If you follow me on Goodreads, then you may have seen the painstakingly slow journey I have been on in the past months with Yuval Noah Harari’s nonfiction bestseller Sapiens. It felt a bit like a textbook at times, which contributed to it being a pretty slow read. But it was definitely something that I wanted to read all the way through, because most of its readers have been raving about it since its publication in 2015.Continue reading “Sapiens Review”
I love books. It’s debatable whether I love reading more than I love browsing at bookstores and just hoarding books, but book collecting has probably become my #1 hobby. I’d say that reading itself is a close second.
A few weeks ago, I chronicled “my life in books,” shared what kinds of young adult fiction I was into as a teenager, and told a little about when I started reading again when I got The God Delusion in college. Since then I’ve bought over 130 other “atheist” books, which might sound crazy, and honestly, it probably is. But almost all of my books are used, and most were less than $5 each.Continue reading “The Evolution of My Book Collection”
If there’s anything my family loves other than Jesus, it’s reading. I grew up involved in both, but for me, the Jesus didn’t stick, but the reading did. My books are obviously not the kind that my family would want me to read, but that’s irrelevant. Continue reading “My Life in Books: Fiction vs. Nonfiction”
Last year, we lost a man who was possibly one of the greatest scientific minds to date. Stephen Hawking took after Albert Einstein in a quest to discover how the universe works, even in the face of the greatest adversity. Hawking was a pioneer on the quest to reconcile quantum physics with Einstein’s theory of general relativity, and his specialties were the study of black holes and how we might be able to reverse what we know about them to find out how the Big Bang occurred. Brief Answers to the Big Questions was the first book I read by Hawking, but I already feel like I’ve learned so much. Continue reading “Brief Answers to the Big Questions Review”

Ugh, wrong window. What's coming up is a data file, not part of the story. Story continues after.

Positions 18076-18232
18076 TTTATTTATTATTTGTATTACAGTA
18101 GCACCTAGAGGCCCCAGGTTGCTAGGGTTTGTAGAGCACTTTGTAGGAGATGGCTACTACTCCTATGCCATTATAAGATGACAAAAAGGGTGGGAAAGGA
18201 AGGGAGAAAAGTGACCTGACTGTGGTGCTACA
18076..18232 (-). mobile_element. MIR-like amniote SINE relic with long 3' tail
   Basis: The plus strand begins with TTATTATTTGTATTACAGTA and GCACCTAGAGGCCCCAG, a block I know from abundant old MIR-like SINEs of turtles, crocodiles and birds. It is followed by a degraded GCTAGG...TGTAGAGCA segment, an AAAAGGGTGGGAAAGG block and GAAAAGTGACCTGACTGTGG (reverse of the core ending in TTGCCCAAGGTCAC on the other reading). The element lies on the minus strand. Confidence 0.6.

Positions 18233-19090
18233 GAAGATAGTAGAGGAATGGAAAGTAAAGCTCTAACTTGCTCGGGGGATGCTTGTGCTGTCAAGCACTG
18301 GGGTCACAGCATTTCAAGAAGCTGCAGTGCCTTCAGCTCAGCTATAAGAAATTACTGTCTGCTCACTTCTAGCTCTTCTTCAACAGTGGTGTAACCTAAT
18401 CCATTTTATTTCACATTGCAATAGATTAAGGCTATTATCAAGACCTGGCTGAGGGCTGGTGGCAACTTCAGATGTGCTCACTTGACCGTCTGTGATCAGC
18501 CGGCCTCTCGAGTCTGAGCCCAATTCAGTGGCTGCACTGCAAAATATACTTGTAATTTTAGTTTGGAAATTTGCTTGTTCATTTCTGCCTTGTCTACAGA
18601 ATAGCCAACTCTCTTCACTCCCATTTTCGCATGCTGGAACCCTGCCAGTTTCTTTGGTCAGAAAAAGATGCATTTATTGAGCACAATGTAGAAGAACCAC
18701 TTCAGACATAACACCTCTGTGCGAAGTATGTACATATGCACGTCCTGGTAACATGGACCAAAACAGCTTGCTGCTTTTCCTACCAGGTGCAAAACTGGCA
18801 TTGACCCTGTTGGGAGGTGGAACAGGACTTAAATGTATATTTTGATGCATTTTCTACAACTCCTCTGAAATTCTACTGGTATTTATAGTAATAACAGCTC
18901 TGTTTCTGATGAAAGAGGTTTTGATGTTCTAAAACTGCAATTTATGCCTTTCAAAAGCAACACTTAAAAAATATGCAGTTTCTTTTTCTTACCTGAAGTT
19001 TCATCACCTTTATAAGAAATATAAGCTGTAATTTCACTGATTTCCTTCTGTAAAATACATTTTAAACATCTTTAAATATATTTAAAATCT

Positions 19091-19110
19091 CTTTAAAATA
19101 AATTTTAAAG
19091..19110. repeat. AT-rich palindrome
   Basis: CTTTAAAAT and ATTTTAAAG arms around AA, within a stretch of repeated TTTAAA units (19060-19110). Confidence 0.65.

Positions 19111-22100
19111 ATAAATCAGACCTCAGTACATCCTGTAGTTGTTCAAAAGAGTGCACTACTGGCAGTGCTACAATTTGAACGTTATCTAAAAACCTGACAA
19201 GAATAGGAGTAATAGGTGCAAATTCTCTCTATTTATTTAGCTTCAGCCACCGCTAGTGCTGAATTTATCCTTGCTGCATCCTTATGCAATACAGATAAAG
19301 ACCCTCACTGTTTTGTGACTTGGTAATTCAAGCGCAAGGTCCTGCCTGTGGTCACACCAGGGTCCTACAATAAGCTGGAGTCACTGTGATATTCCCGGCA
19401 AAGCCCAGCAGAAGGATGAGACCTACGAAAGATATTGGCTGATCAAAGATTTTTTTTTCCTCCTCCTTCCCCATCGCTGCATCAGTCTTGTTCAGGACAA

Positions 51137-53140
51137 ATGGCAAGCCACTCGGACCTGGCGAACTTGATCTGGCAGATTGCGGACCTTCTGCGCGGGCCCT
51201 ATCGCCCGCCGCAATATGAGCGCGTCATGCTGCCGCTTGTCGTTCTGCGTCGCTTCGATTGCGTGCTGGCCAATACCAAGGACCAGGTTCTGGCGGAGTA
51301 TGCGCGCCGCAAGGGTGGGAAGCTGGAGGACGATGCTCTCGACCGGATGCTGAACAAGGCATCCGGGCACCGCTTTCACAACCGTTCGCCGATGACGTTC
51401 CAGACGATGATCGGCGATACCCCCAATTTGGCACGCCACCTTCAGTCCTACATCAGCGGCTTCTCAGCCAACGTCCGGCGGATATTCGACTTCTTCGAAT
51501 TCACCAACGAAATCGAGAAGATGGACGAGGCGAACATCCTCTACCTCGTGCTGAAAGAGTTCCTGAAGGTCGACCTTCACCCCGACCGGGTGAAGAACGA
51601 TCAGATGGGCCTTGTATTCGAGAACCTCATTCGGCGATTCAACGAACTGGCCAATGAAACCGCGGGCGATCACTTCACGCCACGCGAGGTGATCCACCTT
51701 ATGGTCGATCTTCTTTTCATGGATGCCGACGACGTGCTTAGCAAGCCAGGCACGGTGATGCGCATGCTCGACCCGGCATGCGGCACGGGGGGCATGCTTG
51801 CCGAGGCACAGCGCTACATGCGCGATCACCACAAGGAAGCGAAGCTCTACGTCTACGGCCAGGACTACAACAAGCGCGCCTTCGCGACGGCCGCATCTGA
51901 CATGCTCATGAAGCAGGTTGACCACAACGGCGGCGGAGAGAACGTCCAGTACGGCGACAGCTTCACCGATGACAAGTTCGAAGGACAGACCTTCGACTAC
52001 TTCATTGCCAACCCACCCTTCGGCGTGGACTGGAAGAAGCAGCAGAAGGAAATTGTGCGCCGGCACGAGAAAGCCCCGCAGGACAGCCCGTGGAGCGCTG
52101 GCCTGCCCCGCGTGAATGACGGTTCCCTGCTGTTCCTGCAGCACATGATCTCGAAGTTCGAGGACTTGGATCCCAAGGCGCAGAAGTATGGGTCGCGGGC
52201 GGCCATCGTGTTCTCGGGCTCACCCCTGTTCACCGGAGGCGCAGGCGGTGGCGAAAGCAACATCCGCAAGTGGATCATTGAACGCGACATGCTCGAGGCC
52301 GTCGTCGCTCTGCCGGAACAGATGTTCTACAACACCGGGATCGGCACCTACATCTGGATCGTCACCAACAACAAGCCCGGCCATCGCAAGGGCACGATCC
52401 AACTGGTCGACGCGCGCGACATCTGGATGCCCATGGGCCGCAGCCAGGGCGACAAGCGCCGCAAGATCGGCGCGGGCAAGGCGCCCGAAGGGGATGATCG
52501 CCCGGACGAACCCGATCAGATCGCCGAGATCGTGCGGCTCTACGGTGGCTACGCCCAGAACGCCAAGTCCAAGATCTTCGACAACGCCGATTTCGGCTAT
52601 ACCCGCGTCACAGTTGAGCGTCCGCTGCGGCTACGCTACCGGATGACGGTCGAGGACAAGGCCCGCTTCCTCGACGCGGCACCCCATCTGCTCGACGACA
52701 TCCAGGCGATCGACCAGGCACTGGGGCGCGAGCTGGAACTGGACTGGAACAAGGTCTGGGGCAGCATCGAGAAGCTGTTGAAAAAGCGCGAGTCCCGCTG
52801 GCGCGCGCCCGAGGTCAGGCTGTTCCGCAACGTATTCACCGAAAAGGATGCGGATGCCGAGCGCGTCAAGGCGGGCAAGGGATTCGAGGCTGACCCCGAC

For the last two months, I’ve been getting to know the work of the fourth horseman of atheism: Daniel Dennett. I’ve read and reviewed the other three, Dawkins, Hitchens, and Harris, before this, and I’ve found it interesting to get to know each author’s writing style and area of expertise. Dawkins is an evolutionary biologist, Hitchens takes a political science approach, and Harris and Dennett each take their own individual approach to psychology. But from what I’ve seen, Dennett is the only one with the greatest amount of reserve when critiquing religion when it seems that the other authors are attacking it.Continue reading “Breaking the Spell Review”
A couple of weeks ago, my fiance and I spent a day driving around to different bookstores. When I explore bookstores, I usually spend most of my time divided between the science section (specifically biology and evolution) and the religion section (there are sometimes atheism-related books on a shelf labeled “comparative religion”). As one might guess, I found James S. Spiegel’s little book, The Making of an Atheist, among the other atheist books. I picked it up thinking it might be Spiegel’s deconversion story only to see the other half of the title, How Immorality Leads to Unbelief. I was immediately intrigued. It’s common to hear people say, “you’re only an atheist because you want to sin!” but this was the first time I’d seen someone write a 130-page book on the idea.
When I moved into my dorm room to start my senior year of college last August, I went on a shopping spree of atheist books with which to fill my new bookshelf. At that point, I had eight atheist books and seven Christian books, and I had seven more atheist books coming in the mail from Thriftbooks (which I highly recommend: I bought seven books for $26!). Since then, my bookshelf has been slowly expanding through gifts from my fiance and romantic trips to used bookstores together on rainy Sunday afternoons, as well as random orders from Thriftbooks. I’ve only made it through four and a half books so far, but of course I accumulate more much faster than I read.